Dead battery in Belgrade? Head to the city's Obrenovac district, where a group of students has developed the world's first public charging station powered entirely by solar energy. Known as the Strawberry Tree, the structure's 16 ports support a variety of handhelds, allowing pedestrians to juice up their cell phones in just ten to 15 minutes, at no charge. Its built-in batteries can also store up to a month's worth of back-up energy, enabling the station to hum along at night, or even during Serbia's less sunny seasons. In the first 40 days following its November launch, the Strawberry Tree logged some 10,000 charging sessions -- or about ten charges per hour. Creator Miloš Milisavljevic was just 17 years old when he came up with the idea, and now, at the ripe old age of 22, is looking to plant new stations across other Serbian cities, through his Strawberry Energy NGO. He says these installations won't generate much revenue from consumers, but that's not really the idea:
"Energy from the sun is free, and it would be unethical to charge people to use the Strawberry Tree...We are trying to inspire young people to think about the source of the energy they use, and behave and act responsibly."
You can check out the Strawberry Tree in the video below, or find out more about Milisavljevic's ideal-driven endeavors in the full PR.
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Renewable energy in the palm of your hand
A public solar-powered mobile device charging point called the "Strawberry Tree" in the
centre of Belgrade's Obrenovac district is attracting users of all ages, informing about
sustainable energy, and inspiring youth to behave responsibly.
Miloš Milisavljevi was just 17 years old when the inspiration hit him. He was working on a
school project on sustainable energy. "We wanted to find the best ways of promoting
renewable energy, and knew that to do that we needed to reach people's emotions.
Everybody has their own problems. To capture their attention we needed to make something
from which they will personally benefit."
Knowing that five billion mobile telephones are in use around the world, and that the number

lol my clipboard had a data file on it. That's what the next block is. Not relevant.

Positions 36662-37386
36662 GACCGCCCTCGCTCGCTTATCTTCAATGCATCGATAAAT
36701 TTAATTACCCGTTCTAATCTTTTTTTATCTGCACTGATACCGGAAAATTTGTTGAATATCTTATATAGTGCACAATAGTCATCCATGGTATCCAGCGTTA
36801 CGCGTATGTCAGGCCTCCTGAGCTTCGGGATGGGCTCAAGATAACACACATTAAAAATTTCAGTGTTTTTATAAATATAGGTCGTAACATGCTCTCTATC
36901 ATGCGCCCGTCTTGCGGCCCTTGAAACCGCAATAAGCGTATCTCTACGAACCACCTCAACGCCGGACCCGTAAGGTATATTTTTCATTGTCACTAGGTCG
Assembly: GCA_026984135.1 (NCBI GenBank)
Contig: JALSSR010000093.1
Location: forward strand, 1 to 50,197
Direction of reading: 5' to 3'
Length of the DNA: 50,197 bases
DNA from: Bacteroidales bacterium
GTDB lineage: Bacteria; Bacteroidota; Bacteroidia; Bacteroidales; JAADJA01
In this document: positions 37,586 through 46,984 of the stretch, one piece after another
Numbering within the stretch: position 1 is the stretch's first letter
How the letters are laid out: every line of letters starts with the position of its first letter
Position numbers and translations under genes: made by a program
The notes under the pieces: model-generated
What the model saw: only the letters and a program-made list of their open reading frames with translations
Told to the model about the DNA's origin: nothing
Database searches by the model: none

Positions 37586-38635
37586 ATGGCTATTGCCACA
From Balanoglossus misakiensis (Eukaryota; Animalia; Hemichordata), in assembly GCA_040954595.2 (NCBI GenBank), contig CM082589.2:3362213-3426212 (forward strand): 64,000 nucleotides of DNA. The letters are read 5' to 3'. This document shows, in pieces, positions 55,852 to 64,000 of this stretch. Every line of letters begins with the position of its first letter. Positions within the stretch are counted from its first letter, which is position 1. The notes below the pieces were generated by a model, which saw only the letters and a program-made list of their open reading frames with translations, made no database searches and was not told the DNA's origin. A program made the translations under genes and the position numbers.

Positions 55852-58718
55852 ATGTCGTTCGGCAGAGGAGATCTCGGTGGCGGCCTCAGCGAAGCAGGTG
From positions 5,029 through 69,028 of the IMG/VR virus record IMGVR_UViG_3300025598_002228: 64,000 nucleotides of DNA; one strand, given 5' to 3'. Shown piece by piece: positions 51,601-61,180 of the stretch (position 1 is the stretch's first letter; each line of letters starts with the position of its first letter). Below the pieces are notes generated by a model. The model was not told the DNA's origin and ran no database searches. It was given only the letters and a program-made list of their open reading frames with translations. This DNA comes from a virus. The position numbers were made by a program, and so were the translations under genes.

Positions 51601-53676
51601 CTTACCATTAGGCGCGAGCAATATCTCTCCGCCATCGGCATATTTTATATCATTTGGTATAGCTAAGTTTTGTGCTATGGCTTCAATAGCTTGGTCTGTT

will only grow, Milisavljevi connected the dots.
"I thought that maybe we could help by building a station where people could use solar
power in public spaces to recharge their telephones and other mobile devices like iPods." he
said. "This introduces a direct trigger: solar power is relevant. Solar power provides
This idea that Milisavljevi hatched in high school is now a reality. The original proto-types
and models were entirely self-financed. He approached the Belgrade municipality, and city
officials quickly recognised the value of the project, built the charger and installed it in the
Obrenovac district of Belgrade.
Now called a "Strawberry Tree," the first station was installed in November 2010. In its first
40 days of use, 10,000 charging sessions were logged. That equates to an average of about
10 sessions every hour! There is no charge to users to plug-in to the power source. "Energy
from the sun is free, and it would be unethical to charge people to use the Strawberry Tree,"
Milisavljevi explained. Belgrade has plans to build and install three more stations around the
city in the coming months.
Each charging sessions takes about 10-15 minutes. Milisavljevi maintains that the charging
station also offers a social benefit. As the users wait, they have no choice but to gather
around the tree. "Discussion of the benefits of solar power is inevitable as people congregate
in the shadows of the Strawberry Tree," he says. "We are trying to inspire young people to
think about the source of the energy they use, and behave and act responsibly."
A true entrepreneur, Milisavljevi organises his renewable energy projects within the NGO he
created called "Strawberry Energy." What's behind the name? "We like the symbolism of
strawberries. They are the first fruit of the spring season. That represents leadership,
innovation. Plus, in ancient times the strawberry was a symbol for love and perfection. That
works for us, too."
Milisavljevi , now 22, plans to finish his studies in electrical engineering this autumn, and
then head off to complete a masters degree. But meanwhile, Strawberry Energy is in
negotiations with several other cities in Serbia and the surrounding interested in introducing a
charging point in their local communities. "Our sole desire is to spread the word of
sustainable energy and try to make the world a better place, as much as we can."